So are we due for the fourth and final option – the Falcons winning a playoff game at home? Perhaps. The Falcons are the only remaining team that has never won a Super Bowl, only previously appearing once in 1998. In terms of the due theory, how about the Packers simply being due to lose after rattling off eight straight wins? Is Green Bay as good as their 8-0 stretch indicates, as bad as their four-game losing streak made them look, or somewhere in the middle? The Falcons lost a heartbreaker to the Chiefs in Week 13, but have won five straight since.

I’ve got to believe that as tempting as it sounds to the casual fan to expect a Packers-Patriots Super Bowl, that Green Bay can’t possibly keep riding this wave against a lethal offense in front of a raucous Georgia Dome crowd. Falcons fans are hoping for a better fate than the last team to play a conference title game in the final game ever in its stadium, the 2002 Eagles. That Philly team was beaten soundly by the Buccaneers, 27-10, to close down Veterans Stadium for good.

Matt Ryan being 2-5 in the playoffs still doesn’t sound right. But will Aaron Rodgers and the Packers really lose another conference championship game? The Packers inexplicably choked away a late fourth-quarter lead of 15 points two years ago, and as a franchise overall have lost two of the past three NFC title games they’ve played in. Atlanta has lost two of its three conference title games ever.

Pittsburgh (13-5) at New England (15-2)

Since the world has been waiting quite a while for this showdown, is it fair to bring up 2001 and 2004? Those were AFC title games that the Patriots won on the road in Pittsburgh. In 2001, Tom Brady left early with a high ankle sprain and Drew Bledsoe led the Pats to victory. In 2004, Ben Roethlisberger was a rookie who came in 13-0, but New England trounced the Steelers, 41-27. Now, do you think the Steelers are going to return the favor in New England?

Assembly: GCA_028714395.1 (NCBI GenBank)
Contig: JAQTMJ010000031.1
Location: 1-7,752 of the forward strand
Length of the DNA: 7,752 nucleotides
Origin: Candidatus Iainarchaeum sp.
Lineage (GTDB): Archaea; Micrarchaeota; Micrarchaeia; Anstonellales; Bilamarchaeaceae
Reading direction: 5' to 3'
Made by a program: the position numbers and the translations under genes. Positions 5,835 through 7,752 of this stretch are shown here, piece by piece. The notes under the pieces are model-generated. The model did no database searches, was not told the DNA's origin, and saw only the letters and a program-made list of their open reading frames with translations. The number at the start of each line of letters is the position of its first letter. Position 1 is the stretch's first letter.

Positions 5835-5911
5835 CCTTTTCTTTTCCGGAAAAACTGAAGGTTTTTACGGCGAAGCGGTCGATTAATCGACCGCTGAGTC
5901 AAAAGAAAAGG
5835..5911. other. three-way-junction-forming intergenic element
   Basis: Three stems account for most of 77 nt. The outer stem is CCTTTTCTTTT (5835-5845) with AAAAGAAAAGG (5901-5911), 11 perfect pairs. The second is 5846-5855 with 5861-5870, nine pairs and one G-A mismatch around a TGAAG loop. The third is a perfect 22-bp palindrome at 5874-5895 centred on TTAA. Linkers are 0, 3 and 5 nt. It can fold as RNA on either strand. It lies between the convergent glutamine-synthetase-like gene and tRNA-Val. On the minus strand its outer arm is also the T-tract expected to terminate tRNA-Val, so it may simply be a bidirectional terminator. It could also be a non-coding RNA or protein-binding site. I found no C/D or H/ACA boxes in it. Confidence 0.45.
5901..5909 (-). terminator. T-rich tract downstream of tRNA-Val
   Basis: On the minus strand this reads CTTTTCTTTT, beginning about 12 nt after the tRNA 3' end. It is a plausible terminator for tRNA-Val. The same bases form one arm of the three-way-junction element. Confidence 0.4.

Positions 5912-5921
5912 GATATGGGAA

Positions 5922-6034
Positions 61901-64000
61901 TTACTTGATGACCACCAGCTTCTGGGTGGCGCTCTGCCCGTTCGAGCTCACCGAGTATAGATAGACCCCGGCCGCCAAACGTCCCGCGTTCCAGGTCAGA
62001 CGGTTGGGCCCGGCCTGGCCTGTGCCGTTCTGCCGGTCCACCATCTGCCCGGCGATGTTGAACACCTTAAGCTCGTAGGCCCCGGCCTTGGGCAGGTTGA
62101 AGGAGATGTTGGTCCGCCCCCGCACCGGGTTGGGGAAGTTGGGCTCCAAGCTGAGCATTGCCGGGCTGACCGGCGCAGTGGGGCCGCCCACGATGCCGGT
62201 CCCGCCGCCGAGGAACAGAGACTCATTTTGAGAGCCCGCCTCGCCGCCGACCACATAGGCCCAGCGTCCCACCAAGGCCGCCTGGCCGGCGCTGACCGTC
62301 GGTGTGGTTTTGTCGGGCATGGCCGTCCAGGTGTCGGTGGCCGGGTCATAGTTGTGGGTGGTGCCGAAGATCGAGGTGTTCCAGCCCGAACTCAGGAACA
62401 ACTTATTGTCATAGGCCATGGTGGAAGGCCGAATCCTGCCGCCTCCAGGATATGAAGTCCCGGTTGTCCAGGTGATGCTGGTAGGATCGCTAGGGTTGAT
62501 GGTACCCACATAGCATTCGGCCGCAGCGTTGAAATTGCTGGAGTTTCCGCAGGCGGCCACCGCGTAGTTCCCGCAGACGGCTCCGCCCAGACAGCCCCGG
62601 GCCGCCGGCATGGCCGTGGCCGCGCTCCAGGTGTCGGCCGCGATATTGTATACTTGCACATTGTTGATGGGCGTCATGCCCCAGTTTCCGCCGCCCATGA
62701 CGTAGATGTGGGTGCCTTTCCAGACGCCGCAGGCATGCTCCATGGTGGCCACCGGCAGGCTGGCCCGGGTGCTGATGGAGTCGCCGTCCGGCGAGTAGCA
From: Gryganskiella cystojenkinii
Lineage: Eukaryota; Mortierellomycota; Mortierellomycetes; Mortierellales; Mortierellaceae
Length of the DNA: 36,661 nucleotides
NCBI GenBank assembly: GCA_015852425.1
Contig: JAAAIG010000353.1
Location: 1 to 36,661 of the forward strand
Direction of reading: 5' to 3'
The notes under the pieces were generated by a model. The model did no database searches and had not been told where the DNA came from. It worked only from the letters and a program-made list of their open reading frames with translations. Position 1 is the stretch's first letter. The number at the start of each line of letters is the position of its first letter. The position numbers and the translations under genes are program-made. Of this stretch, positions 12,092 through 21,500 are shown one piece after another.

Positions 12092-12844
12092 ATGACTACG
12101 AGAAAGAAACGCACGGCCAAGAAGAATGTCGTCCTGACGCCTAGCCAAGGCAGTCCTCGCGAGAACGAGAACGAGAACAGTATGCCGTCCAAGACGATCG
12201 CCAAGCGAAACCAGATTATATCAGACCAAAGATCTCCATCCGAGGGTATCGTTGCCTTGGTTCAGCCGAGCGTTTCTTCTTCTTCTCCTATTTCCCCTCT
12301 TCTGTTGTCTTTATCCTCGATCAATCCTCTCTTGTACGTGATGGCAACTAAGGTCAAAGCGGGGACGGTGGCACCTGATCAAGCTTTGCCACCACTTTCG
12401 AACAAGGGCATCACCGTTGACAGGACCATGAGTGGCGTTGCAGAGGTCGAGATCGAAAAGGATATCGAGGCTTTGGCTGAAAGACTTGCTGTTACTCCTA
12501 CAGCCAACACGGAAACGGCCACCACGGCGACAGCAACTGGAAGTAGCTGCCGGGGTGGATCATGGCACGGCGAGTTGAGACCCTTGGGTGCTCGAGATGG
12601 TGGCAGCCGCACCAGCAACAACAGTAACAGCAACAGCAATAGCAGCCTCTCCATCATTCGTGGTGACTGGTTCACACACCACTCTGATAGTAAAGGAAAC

Pittsburgh went through a run where it couldn’t seem to win AFC championship games, but has since rectified that problem with three consecutive victories in 2005, 2008, and 2010. The first of those came on the road in Denver, with the last two coming at Heinz Field. But there has always been one constant theme for the Steelers lately when it comes to getting to the Super Bowl: they only find a clear path when New England isn’t in it. They will have no such luck in 2016.

There are even more compelling due theories at play in the Patriots’ favor here. Love ’em or hate ’em (you know where I stand), New England is the league’s model franchise, with this being the Patriots’ NFL-record sixth consecutive title game appearance. Had they been, say, 4-1 or 3-2 in their past five, you might be able to foresee a loss. But considering they lost last year and have dropped three of the past four, it is almost impossible to see New England and its suddenly-dominant defense losing another one of these title games at home. It doesn’t figure to be 45-7 like it was when the Patriots deflated the Colts’ hopes in 2014 (sorry, I had to), but like Green Bay, are the Steelers really as good as their nine-game winning streak would have you believe?

Pittsburgh isn’t likely to follow the lead of the 2006 Colts, the last team to win a playoff game without scoring a touchdown, by winning its seventh Lombardi Trophy. But that doesn’t mean this won’t be a close game. After all, the NFL has been waiting a dozen years for this game and won’t stand for another 45-7, fake-drama-less title game. Just don’t expect Roger Goodell to be in attendance, even if this is his dream scenario.